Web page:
My vision of where feminism is going is bleak. I see a liberal white elite of cis middle class feminists, continuing on their merry way, serving their own interests, and ignoring the rest. The rest, I believe, will retreat further and further into their ghettos and become more and more resentful, so the language of hate could become the actions of hate. Violence against trans women, against sex workers, against gay women, against black women is already occurring (as is violence against white cis women but that is much better publicised and challenged by feminist campaigns). The feeling I have had when visiting these groups, even just online in some cases, is that they are ready to fight back. And that they see ‘feminists’ as a valid target as any for their resentment.
So if we don’t want a war on our hands, don’t you think we should start talking to each other?
With all these ghettos in feminism, I am concerned by the lack of discussion about the biggest ‘ghettos': those of ‘men’ and ‘women’. Without men, feminism does not have a hope in hell. But in this ghetto politics, men and their various ‘intersectional’ identities are not given any credence as far as I can see. My next section will address men and masculinities.
Take a final drag from your cigarette,
Before you let the bitch have it.
Summon the strength, the necessary power
To do the job. Kick down her door.
Think of your anger, rising within.
Make her the cause of all your pain.
Look at her snivelling, sneering expression.
Tonight you’re going to teach her a lesson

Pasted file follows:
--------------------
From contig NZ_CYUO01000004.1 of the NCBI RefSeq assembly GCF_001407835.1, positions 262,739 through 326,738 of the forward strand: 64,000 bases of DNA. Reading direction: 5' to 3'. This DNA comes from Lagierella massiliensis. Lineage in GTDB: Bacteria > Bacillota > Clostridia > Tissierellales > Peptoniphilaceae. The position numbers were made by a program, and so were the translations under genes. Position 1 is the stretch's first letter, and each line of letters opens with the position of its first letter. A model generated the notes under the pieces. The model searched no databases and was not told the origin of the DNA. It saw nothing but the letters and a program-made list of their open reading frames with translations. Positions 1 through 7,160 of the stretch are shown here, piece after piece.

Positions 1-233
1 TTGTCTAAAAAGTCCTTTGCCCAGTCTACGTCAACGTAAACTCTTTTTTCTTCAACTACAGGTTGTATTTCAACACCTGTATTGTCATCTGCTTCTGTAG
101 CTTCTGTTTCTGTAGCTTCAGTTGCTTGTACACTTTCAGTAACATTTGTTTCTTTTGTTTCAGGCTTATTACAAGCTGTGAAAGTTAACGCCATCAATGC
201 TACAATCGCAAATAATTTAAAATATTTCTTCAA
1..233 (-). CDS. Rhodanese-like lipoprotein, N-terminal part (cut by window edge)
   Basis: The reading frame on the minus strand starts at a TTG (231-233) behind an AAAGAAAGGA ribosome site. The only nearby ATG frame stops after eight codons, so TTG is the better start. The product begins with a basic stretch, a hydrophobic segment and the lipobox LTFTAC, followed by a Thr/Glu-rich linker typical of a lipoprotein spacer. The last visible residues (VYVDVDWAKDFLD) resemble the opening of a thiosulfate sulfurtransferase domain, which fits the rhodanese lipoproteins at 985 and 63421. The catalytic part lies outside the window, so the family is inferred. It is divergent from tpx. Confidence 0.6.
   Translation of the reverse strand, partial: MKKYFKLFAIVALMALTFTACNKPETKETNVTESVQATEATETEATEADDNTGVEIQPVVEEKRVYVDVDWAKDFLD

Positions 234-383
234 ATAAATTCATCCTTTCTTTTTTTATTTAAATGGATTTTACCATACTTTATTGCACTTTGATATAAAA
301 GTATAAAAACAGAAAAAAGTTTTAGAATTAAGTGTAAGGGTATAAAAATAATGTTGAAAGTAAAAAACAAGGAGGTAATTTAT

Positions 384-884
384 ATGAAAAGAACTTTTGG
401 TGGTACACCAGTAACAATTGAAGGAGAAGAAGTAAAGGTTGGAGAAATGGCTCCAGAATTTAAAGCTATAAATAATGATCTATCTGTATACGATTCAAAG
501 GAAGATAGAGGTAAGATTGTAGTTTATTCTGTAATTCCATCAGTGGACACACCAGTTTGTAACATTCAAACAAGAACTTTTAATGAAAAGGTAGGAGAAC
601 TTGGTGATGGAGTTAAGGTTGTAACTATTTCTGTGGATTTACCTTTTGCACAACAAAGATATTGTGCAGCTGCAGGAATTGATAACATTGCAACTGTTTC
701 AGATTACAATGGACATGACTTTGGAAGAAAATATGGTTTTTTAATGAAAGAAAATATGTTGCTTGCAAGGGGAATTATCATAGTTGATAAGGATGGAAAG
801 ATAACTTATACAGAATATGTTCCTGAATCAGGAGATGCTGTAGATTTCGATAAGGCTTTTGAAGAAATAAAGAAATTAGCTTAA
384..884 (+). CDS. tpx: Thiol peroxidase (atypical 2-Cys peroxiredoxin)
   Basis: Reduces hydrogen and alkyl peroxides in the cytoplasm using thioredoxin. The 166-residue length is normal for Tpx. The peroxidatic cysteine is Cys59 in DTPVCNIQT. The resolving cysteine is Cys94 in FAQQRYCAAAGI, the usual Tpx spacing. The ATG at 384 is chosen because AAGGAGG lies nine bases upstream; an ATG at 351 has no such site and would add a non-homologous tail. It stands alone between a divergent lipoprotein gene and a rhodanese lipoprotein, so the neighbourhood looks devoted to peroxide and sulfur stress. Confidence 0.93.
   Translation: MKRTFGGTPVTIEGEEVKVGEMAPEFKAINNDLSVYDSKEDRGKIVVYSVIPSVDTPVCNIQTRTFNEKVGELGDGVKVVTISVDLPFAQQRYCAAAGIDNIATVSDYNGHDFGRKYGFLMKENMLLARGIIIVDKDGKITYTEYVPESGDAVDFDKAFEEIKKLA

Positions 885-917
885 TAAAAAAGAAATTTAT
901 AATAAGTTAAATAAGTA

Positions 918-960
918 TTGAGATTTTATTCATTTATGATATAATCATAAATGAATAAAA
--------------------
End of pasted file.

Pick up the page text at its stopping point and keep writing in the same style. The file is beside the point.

She’ll never forget. Concentrate.
Force her to look at you square in the face.
Next on the cheek you once gently kissed,
Accurately plant your fist.
Pull her towards you by the roots of her hair.
If she is screaming then do not hear.
See how her blood turns your hands red,
How strands of her hair stick to the blood.
Throw her down, onto the floor.
This is all she was ever good for.
Kick her, hard, in the small of her back
Till her body goes limp as if she’d been fucked.
Step back for a moment. Check she’s not dead.
Go in for one last punch in the head.
Ask her if this time she understands
Who’s boss. Now wash your hands.
Part One: Backlash Redux
My feminist heart is breaking. That may sound hyperbolic, but it is true.
I was born from the belly of 1970s Women’s Liberation Movement. One of my earliest memories is of being pushed around in my pushchair at a Women’s Lib march. I grew up with the iconic image of the fist inside the women’s symbol, the way other kids grow up surrounded by Star Wars posters. If I cut myself I bleed red, feminist blood.
According to the liberal media, the current epoch is a new ‘golden age’ for feminism, not seen since the second wave’s heyday in the 70s, that I scrutinised not a little critically from my pushchair.